Using whole-exome sequencing (WES) from a large sample of chronic lymphocytic leukemia (CLL) cells, researchers have identified 55 genetic driver events involved in the development and progression of the disease, including 2 not previously known to be involved in human cancer development.1
The study, published in a recent issue of Nature, was conducted under the auspices of Dana-Farber Cancer Institute and the Broad Institute of MIT and Harvard by senior author Catherine J. Wu, MD, and colleagues.
Data from 538 tumor cell and matched somatic cell samples were analyzed, including 278 samples from a single randomized trial of chemotherapy versus chemoimmunotherapy, the CLL8 study.
With the advantage of a large number of samples, the researchers were able to detect genetic changes that are present in relatively small numbers of patients (5%), and with reasonably high power to detect genes mutated in as few as 2% of patients (61% power).
“Previous studies were limited by the relatively small number of tumor tissue samples analyzed and by the fact that those samples were taken at different stages of the treatment process from patients treated with different drug agents,” Dr. Wu told Cancer Therapy Advisor.
The analysis identified 44 non-silent single-nucleotide variants (sSNVs) and somatic insertions and deletions (sIndel), and 11 somatic copy number alterations (CNAs). The size of the cohort also allowed researchers to examine associations between key features of CLL and genetic changes.
The results yielded insights into several key areas of CLL, including the relationship between genetic drivers and disease characteristics and between specific genetic mutations and clinical outcome, the temporal evolution of genetic changes, and clonal evolution at relapse.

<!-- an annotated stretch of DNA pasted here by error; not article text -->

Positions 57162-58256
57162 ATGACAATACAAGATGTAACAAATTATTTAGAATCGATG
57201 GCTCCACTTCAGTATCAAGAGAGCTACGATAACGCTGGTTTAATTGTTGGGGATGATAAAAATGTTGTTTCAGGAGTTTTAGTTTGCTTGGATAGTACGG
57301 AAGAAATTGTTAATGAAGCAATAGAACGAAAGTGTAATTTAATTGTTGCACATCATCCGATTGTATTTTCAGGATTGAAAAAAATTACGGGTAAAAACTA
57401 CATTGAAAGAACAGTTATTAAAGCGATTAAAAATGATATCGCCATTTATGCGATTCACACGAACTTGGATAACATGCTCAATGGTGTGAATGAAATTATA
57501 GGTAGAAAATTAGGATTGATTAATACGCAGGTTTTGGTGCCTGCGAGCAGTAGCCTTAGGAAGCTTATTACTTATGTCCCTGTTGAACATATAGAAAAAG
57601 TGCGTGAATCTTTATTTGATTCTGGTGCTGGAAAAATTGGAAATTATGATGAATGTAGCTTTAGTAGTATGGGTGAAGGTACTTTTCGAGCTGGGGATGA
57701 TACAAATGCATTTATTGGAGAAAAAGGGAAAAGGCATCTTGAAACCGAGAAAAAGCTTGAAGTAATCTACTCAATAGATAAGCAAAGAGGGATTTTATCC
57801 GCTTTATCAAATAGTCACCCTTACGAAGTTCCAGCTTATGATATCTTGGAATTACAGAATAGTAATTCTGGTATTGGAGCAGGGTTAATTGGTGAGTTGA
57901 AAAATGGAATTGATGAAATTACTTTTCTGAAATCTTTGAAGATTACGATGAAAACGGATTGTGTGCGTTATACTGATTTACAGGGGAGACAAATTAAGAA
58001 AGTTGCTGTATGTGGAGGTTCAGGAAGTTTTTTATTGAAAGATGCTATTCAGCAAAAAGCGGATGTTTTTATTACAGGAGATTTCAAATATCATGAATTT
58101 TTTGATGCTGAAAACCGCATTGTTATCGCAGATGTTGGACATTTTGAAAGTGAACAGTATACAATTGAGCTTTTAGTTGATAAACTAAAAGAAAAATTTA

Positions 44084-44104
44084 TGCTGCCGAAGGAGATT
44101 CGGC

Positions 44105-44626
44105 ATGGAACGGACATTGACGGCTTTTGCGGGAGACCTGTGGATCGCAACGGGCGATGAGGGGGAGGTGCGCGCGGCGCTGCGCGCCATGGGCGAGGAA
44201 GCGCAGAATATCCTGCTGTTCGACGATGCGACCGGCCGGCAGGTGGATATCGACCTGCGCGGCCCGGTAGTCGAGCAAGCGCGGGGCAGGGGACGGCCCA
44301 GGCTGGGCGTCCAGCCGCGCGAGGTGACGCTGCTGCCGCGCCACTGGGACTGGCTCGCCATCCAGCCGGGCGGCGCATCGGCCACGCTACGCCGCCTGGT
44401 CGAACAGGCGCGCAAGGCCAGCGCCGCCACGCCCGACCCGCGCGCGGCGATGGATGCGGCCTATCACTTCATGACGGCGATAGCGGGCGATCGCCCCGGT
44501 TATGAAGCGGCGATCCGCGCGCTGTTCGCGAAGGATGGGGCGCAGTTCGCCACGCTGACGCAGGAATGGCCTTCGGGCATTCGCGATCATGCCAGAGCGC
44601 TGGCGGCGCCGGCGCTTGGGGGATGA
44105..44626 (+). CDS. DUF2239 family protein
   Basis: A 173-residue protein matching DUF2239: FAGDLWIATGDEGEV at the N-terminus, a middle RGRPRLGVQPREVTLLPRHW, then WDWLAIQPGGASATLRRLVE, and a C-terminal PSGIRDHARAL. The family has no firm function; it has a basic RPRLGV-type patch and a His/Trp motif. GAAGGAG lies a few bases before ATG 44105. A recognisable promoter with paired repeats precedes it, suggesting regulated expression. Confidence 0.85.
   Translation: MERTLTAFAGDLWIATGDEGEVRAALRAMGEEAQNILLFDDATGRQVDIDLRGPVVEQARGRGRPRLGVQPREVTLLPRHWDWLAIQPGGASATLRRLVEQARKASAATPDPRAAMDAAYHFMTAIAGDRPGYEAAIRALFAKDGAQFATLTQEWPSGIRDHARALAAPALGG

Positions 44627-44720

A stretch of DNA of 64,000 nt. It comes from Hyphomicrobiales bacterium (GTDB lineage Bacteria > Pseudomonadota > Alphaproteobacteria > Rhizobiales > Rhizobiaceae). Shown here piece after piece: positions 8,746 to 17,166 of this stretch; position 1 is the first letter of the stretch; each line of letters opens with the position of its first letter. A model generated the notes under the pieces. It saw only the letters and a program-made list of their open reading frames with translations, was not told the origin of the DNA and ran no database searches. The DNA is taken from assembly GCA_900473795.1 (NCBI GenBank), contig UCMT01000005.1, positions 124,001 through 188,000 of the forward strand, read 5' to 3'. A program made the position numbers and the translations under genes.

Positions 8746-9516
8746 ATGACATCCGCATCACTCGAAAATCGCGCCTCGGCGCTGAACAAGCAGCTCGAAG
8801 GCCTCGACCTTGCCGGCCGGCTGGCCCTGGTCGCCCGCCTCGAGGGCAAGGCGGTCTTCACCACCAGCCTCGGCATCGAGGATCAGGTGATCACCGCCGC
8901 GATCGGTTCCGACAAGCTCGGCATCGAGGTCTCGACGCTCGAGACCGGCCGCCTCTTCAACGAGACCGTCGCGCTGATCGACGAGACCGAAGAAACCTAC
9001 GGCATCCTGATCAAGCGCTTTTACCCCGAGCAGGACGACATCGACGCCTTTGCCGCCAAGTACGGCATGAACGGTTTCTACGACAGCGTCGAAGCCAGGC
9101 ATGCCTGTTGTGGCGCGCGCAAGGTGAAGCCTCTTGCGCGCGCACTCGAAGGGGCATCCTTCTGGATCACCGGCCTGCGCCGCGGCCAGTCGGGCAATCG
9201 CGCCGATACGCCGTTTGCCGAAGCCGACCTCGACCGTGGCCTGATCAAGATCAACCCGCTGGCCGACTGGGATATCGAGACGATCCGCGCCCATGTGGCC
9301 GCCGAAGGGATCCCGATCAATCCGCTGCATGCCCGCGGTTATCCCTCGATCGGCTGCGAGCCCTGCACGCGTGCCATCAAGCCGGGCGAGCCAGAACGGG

The 2 mutated genes not previously associated with human cancer are RPS15 and IKZF3. The clinical impact of RPS15 is its association with shorter progression-free survival, a clinical outcome also associated with TP53 and SF3B1 mutations. IKZF3 is enriched in samples from relapsed disease and may confer a fitness advantage that allows tumor cells to proliferate under therapeutic pressure.
The researchers also were able to explore the sequence in which driver genes occurred or were acquired in the evolution of CLL, creating a temporal map of the disease. It appeared that somatic CNAs were the earliest events, with distinct starting points at del(13q) and tri(12) followed by early convergence toward del(11q).
Their role as early events in disease was confirmed by the finding that these 3 generally remain stable throughout clonal evolution and relapse.
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Another finding was that loss-of-copy mutations in tumor suppressor genes ATM and BIRC3 appeared to precede certain mutations in tumors with biallelic inactivation. Driver events also occurred in pairs, the most predominant being TP53 and del(17p).
Large clonal shifts were found between pretreatment samples and relapse samples, indicating that CLL evolution after therapy is “the rule rather than the exception,” according to Dr. Wu.